Vol 11 No 1
Nature, Haiku & Logic
That evening at Vespers, the reading was from the Song of Songs and our winter visitor arrived from Japan. The meal was especially delicious. Brother Raphael having finished the apricots. After clearing, Bockfrith of Leiden, the Master of the Novices, introduced us to the Grand Master, Matsius Bashvili of Tallinn. Matsius told us of his joy and sense of freedom at being back in Ireland again; and agreed to demonstrate the ‘Chiming Bells’ Sententia, as given in the best reformed houses of Northern Hokkaido. We took our positions, Calbo of Montpelier being scribe at the sand table, Peter of Bologna in ink on the tablets.
Matsius stated the first sentence:..................nature is the honey of haiku
This we repeated, one by one and in unison: nature is the honey of haiku
How many variables?
“Three,” said Dencius (Limerick). “Nature, honey and haiku.”
How many possible articles?
“There are n+1 determiners,” said Hochman von Spritzenstrudl, of Paris, “where n is less than the number of winning rows in noughts and crosses.”
How many links? State!
“Two - no, three,” myself (Dubius of Constantine).
What are they?
“Is and of, but...”
That is sufficient. Define is!
There was a shocked silence. Mercedes d’AltaVista said: “Would you have us do so positively as in the American United Field Theory, Revised from the Venerable Paul, or according to the usage of ‘The Plain Man’s Pathway to Rome’ of our contemporary Master William of Ockham?”
This, as Mercedes explained to me afterwards, was meant to be diverting. The Systematic Theology (3 vols) of Paul Tilhich is apparently a positive Protestant white-wash founded upon nothing; whereas the Summa of Brother William is negative, though still Catholic, being based on alleged positives. The other Mercedes (of Spartak Split) was transferred to Rome, having been caught reading The Oxford Dictionary of Philosophy between the sheets. Friar William was later marked for saying the Romans took too much and had to flee to Bavaria, leaving behind his Razor.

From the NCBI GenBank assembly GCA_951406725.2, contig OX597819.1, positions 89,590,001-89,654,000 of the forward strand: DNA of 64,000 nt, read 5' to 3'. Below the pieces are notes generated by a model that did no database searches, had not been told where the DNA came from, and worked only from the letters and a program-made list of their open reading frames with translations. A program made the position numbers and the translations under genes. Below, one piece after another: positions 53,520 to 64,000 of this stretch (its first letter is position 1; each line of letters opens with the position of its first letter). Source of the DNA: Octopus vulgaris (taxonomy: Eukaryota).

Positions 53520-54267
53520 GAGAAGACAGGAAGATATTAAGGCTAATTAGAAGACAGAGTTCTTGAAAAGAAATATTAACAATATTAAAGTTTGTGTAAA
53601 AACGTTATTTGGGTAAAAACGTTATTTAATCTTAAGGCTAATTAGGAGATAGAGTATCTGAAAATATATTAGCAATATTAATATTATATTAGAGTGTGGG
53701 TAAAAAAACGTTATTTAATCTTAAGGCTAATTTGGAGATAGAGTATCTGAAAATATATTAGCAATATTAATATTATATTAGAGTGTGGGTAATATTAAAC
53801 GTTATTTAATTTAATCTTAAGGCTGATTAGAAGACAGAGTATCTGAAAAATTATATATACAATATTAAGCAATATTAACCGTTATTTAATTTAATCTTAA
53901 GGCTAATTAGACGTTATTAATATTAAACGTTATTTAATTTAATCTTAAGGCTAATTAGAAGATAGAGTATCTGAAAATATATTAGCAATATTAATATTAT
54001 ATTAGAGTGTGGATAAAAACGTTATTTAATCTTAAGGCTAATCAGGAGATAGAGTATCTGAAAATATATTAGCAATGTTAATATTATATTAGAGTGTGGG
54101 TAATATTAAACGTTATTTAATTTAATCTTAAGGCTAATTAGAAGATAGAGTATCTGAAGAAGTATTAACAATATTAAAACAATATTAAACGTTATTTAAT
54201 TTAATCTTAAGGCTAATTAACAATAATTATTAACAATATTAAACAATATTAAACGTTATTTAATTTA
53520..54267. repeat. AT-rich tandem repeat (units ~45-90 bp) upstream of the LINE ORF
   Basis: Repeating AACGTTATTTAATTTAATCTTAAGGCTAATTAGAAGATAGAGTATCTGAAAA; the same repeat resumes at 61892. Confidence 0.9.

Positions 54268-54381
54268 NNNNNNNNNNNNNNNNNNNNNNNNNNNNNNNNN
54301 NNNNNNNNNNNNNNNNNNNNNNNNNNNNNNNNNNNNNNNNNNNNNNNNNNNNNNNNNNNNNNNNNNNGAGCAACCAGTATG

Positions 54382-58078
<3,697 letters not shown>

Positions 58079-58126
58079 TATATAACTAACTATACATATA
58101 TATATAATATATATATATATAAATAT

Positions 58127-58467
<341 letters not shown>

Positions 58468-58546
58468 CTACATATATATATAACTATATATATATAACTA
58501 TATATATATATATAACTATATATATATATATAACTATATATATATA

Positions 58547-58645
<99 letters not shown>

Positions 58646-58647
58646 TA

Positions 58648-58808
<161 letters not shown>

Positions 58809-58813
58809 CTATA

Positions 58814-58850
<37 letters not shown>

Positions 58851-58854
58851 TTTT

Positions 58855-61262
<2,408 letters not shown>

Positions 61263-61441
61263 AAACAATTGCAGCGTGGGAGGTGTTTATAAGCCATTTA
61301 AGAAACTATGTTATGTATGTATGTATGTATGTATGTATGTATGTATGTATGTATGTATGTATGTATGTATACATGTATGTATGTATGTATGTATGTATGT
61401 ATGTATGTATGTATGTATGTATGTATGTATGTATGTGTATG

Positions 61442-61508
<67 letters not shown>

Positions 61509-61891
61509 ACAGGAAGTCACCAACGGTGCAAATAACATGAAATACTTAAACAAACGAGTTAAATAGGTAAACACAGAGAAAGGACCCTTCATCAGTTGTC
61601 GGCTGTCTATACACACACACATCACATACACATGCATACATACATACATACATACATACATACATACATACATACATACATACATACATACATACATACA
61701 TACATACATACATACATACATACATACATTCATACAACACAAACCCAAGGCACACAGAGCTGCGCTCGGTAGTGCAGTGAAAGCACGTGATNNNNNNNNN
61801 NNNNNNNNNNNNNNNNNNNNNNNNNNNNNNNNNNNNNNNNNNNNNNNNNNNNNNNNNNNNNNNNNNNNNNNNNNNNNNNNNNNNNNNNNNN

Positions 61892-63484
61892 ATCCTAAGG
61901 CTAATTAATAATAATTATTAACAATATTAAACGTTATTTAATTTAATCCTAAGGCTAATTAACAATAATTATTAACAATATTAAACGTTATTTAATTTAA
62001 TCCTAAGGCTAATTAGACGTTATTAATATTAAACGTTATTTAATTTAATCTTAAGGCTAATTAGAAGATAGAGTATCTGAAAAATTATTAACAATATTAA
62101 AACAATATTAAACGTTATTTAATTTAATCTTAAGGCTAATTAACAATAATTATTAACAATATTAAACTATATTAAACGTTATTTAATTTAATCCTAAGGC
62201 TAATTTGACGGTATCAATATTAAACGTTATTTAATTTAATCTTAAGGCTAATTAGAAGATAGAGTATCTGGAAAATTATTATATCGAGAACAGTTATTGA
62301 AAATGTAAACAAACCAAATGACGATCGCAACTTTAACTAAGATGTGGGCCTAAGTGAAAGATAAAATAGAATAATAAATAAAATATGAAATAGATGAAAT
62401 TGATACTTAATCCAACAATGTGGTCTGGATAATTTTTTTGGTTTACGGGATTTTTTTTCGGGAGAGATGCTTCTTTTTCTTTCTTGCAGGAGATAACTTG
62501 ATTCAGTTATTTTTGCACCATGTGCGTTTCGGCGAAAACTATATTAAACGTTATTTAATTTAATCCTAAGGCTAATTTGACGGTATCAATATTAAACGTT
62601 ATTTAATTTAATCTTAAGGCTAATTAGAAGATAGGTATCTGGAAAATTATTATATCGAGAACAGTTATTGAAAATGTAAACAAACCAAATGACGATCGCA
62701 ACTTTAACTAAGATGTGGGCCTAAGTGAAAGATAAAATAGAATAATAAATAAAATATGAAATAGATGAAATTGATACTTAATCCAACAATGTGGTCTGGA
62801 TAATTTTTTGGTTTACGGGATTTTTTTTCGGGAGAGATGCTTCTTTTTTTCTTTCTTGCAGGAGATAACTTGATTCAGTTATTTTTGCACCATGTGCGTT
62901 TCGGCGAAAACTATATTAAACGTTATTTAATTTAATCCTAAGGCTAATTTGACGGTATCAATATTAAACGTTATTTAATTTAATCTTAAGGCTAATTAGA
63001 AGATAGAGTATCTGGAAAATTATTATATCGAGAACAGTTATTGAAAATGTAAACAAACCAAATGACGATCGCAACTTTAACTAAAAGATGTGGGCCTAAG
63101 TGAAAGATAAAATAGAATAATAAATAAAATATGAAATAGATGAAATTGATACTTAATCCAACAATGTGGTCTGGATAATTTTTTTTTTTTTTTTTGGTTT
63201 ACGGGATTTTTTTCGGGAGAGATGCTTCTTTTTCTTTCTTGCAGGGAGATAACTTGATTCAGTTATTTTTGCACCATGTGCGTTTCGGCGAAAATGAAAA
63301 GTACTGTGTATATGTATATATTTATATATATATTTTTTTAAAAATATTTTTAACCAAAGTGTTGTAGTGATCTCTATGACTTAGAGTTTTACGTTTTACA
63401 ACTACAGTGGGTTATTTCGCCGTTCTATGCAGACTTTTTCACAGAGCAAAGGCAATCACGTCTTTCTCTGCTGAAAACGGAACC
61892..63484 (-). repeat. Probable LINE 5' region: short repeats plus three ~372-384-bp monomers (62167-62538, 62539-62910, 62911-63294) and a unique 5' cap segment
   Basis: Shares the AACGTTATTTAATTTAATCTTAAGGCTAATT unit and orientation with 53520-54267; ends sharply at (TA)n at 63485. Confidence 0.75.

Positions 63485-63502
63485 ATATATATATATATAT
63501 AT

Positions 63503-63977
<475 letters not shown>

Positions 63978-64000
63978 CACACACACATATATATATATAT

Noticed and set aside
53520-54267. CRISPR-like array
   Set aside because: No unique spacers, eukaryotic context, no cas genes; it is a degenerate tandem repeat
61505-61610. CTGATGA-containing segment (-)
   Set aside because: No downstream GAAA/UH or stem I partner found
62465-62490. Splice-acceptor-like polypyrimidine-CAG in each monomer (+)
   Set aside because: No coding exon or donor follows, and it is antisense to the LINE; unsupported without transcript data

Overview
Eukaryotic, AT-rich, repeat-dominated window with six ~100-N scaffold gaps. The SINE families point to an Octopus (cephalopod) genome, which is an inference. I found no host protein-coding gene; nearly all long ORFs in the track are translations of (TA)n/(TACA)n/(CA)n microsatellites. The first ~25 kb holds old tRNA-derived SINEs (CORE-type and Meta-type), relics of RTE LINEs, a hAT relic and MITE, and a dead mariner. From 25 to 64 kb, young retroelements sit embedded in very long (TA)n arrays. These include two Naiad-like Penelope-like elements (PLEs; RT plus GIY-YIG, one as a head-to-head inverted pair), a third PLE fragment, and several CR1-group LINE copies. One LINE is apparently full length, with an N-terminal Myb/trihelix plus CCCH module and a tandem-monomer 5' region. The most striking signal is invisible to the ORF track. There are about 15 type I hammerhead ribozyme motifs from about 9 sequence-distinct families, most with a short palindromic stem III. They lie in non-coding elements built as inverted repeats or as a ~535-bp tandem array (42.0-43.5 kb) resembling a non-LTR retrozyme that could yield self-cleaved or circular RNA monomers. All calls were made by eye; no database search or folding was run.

Matsuo lifted an eyebrow. “Be quiet, you fool,” whispered Bockfrith, “or I’ll have you whipped! Matsius-san, I apologise for all. In truth, we’ve finished the Tables of Articles and the Scroll of the Lesser Prepositions. We would be honoured if you could go straight to the Hokkaidan treatment of the ‘Ring of Bells’.
Matsius bowed deeply and went on: Nature, Honey, Haiku. Ring the Bells!
We chanted: nature, honey, haiku - nature, haiku, honey
honey, nature, haiku - honey, haiku, nature
haiku, nature, honey - haiku, honey, nature
Which term do we take first?
“The first, er - Nature.” (Erasmus Montanus)
“Nearly always.” (Dencius)
Define honey !
“Honey is a sweet viscous fluid made by bees from nectar and stored to serve as
food during the winter. Also a term of endearment.” (Rushd of Antioch)
That is three definitions.
“One of nature and two of use,” murmured Tristram of Wodz.
Define haiku ! (silence) Very well, then: a haiku, or hokku, is a verse of 17 syllables.
A phononym of hokku is hook-and-eye; also the first verse in renga.
“That is 2 words. And 3 definitions,” said Colbo, gently.
“There is no entry for haiku in Inoue’s Smaller Dictionary,” Matsius conceded.
“And therefore it doesn’t exist,” said Spritzenstrudl, under his breath.
“Let us return to Nature,” said Bockfrith, “or we shan’t have time for the transformations.” Dencius unlocked the great ‘Webster’ Dictionary, the only book permitted to the novices and read: “Nature is the physical universe//its laws and forces;//the essential//or the permanent character of something;// the general// or inborn character,//or disposition. Natural can mean normal;//the condition of man prior to civilisation;//by nature (in painting) is that done in the presence of the subject. See also Life.”
“Twelve definitions, mainly distinct,” said Crux of Coimbra, who wasn’t asked.
Matsius looked a little happier: Total?
Peter of Bologna looked up: “Let us not be hasty.” He wrote on three tablets:
nature (10); honey(3); haiku (2 or 3)
Caibro hesitated, “…Not less than 50 - do I have to write them all out?”
“No,” said Bashvii. “Choose one.”
“Allow me,” said Vince of Santa Barbara: a haiku is honey if it’s natural...
“Do we have an Adversus?” asked Bockfrith.
“Yes,” said Raphael, the gardener. “I am. In this life you can’t have everything:
the honey in haiku is natural
therefore it’s unnatural to be without a honey
but that’s life, and sad; though only in a tanka…
No nature, no honey, no haiku.”
“The objection, from Leiden?” said Matsius.
“There can be none,” said Bockfrith, conclusively.
Bockwurst and Master Matso were the last to leave, myself in attendance. “Tell me Mats, I thought the Hokkadians did all this on computer spreadsheets nowadays.”
Bashoo looked aside. “Nein, Leide, the houses in the Far North are poor. They can’t afford them.”
Leiden looked down, “Yes, that’s how it is. We can’t afford to buy new books.”
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